I believe birthrate is tied to culture, which is influenced heavily by the economy.
In a developed economy skilled labor is almost expected. A developed economy also attracts immigrants from less developed economies. This causes two things to occur; The bar for what is considered "skilled labor" is constantly on the rise and unskilled labor is continuously devalued.
These cause young adults to either spend their youth in training or to compete in a glutted unskilled labor market. Neither of which are conductive to encouraging family starting.
There's also women in the workforce to consider. In your granddaddy's day it wasn't uncommon for women to be housewives and to keep the home and care for all five kids while the husband provided for all of that thanks to his labor being more valued than yours. I still cannot imagine why you'd want to work instead of staying home with your kids, I'd be a househusband in a heartbeat.
>welfare and social security
Developed economies generally have various forms of welfare. Even if you're not a bleeding heart it's just practical for the economy's sake for the better off to support the less off. This causes an increase in birthrate for the unskilled labor market while drains away at the resources of everyone else, resources typically used to raise their families.
Social security, or anything that allows an adult to feel secure in their financial future, further reduces the reason to have kids. Because they feel that they can support themselves without the need of their potential children's help.
Unhealthy old farts just aren't dying. With the age of the average first time parent getting older that means that the age gap between children and grandparents is getting larger.
Why does this matter? Because children are spending their childhoods watching their parents take care of not only the parent and child generations, but the grandparent generations as well, causing kids to see future children as an added hassle on top of their parents will be. This has an added effect of effectively removing any chance of grandparents meaningfully assisting in the raising of the next generation.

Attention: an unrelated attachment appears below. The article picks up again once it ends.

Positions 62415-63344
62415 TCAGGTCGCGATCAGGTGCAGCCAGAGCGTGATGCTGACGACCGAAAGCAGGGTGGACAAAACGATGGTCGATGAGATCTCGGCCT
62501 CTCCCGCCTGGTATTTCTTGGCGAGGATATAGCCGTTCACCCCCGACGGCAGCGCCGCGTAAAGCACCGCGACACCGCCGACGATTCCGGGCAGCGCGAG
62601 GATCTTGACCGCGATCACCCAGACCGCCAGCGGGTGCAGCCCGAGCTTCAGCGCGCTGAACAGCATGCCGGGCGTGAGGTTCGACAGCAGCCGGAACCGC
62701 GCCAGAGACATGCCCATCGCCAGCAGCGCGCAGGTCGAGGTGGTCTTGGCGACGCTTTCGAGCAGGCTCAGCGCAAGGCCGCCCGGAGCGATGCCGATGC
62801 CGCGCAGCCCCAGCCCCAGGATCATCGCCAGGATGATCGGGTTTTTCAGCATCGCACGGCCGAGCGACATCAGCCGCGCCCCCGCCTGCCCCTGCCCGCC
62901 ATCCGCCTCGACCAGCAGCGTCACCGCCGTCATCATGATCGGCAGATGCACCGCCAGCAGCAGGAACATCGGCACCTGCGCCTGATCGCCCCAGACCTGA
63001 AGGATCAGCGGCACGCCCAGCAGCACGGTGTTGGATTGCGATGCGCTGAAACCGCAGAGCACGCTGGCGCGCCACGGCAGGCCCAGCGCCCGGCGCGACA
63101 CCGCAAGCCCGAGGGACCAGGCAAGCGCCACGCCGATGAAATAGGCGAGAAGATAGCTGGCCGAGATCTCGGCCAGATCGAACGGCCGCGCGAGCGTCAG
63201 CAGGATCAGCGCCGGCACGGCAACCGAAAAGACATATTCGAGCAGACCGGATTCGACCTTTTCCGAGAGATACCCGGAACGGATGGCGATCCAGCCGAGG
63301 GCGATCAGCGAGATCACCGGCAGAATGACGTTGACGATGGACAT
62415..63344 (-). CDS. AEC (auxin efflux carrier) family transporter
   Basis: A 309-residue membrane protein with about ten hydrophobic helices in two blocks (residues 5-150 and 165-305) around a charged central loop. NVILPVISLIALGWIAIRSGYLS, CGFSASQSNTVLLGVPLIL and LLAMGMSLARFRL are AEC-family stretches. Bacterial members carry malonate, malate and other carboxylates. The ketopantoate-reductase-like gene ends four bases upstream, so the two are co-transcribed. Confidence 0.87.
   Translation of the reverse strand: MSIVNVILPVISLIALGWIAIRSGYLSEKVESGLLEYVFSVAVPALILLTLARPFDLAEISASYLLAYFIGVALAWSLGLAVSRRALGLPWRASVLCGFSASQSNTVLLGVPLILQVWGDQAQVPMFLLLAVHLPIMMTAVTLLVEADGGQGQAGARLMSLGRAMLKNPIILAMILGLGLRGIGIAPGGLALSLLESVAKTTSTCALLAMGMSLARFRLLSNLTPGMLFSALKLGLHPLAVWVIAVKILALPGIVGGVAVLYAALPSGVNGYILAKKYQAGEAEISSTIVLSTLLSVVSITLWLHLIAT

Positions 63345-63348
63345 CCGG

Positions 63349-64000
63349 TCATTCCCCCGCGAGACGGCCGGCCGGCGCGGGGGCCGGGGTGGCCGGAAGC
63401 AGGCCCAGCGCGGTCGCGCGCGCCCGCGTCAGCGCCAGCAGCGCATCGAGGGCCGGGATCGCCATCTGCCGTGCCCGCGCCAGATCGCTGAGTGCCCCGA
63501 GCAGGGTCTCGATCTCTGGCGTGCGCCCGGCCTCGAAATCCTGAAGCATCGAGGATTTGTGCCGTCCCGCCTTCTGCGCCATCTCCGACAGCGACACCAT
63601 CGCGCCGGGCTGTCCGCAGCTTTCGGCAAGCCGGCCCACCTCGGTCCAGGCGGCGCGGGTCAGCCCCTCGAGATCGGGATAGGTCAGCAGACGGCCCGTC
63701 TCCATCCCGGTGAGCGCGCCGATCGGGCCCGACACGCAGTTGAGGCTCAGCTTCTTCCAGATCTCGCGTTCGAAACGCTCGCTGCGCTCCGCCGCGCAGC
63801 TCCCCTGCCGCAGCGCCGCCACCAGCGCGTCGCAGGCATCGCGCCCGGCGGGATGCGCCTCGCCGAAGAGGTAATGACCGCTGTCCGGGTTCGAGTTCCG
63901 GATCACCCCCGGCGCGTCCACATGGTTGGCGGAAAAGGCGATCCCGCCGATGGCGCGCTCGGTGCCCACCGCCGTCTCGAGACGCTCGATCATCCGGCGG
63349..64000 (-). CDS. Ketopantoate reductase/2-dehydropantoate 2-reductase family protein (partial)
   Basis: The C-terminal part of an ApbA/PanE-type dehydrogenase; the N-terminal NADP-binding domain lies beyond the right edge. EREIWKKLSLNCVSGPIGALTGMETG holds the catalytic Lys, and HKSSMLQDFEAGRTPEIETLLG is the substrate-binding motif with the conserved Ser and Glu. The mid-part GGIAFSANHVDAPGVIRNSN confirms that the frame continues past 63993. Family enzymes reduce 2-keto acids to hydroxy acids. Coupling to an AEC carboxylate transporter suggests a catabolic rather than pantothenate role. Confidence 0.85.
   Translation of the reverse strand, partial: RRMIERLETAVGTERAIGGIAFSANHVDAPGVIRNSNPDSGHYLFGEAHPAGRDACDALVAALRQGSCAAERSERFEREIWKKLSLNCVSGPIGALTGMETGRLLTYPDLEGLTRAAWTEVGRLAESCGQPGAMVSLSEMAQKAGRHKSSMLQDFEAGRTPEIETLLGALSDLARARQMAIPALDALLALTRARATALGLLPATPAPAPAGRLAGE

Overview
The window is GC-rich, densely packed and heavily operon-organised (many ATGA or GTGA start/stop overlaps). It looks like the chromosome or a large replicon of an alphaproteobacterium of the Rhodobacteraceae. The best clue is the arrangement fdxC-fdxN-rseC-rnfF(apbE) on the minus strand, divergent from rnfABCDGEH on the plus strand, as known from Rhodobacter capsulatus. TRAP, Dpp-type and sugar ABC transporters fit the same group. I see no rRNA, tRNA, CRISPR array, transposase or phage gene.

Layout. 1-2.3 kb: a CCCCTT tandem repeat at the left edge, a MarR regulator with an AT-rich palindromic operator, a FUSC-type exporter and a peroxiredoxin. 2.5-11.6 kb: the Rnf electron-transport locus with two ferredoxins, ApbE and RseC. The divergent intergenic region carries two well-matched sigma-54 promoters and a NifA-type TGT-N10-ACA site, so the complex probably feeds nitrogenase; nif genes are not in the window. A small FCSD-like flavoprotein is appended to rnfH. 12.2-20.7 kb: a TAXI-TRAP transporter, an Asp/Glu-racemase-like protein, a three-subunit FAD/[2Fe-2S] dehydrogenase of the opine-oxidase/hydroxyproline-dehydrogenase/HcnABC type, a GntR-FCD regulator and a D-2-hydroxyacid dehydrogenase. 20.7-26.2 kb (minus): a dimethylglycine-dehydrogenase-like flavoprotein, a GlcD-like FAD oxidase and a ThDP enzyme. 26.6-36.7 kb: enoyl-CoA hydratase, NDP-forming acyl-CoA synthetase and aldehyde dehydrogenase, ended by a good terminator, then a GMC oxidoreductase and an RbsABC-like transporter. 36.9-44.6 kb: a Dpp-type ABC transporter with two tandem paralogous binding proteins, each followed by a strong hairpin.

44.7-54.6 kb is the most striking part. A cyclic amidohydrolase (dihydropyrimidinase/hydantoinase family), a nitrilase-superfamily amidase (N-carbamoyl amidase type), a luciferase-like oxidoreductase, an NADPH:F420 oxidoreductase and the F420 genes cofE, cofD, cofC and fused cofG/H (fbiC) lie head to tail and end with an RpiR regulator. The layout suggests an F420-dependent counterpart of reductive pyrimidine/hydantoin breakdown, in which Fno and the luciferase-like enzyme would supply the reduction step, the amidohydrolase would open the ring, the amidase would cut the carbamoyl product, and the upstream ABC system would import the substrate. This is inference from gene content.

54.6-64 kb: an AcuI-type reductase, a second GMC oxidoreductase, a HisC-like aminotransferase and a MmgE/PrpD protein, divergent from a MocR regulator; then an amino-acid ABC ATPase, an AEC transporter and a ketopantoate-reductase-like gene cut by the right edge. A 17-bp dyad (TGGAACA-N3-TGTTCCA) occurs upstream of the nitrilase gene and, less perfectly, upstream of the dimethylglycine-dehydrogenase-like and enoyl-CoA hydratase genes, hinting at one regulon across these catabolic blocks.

A successful economy tends to offer a smorgasbord of entertainment.
A lot of said entertainment is solo focused, meaning people are interacting more and more with entertainment alone and less with others (potentially of the opposite sex). A lot of entertainment options also means people aren't fucking for fun as much as they used to. Ask your parents and grandparents how much they fooled around back in the day. If they're honest and not prudes chances are their old sex lives blows your's the fuck out.
>cost of living and luxuries
The more developed an economy is the more resources it costs to maintain a person's status quo. You've got automobile expenses (initial costs, gas, maintenance and repair, and insurance), living space costs, food & hygiene, the list goes on.
Then we've got luxuries. Subscriptions for cable, internet, and phone. On top of those there's the multi-billion video game, movie, and music industries constantly siphoning wealth, wealth that those in less developed economies would invest into their families.
To top it all off inflation continues to rise while wages stagnate, meaning that the odds and ends it takes to get through the day not only cost more in terms of wealth, but cost more in terms of time spent gathering said wealth.
>security and stress
I'm going to go out on a limb here and assume the majority of nations/demographics suffering a declining birthrate are democracies. Democracies are awful for one's sense of security, constant elections trying to convince you why everything is awful, how they're going to fix it, and how all the other guys are baby eating demons. With elections comes unexpected policies and laws out of the blue and flipflopping on other matters. Also, no one knows when their government will decide to start/join another war because some backwards people just don't have enough FREEDOM
The chaotic nature of democracies breeds apprehension and stress in it's inhabitants. Even more so for those considering planning a family and questioning what kind of lives their children will be able to lead.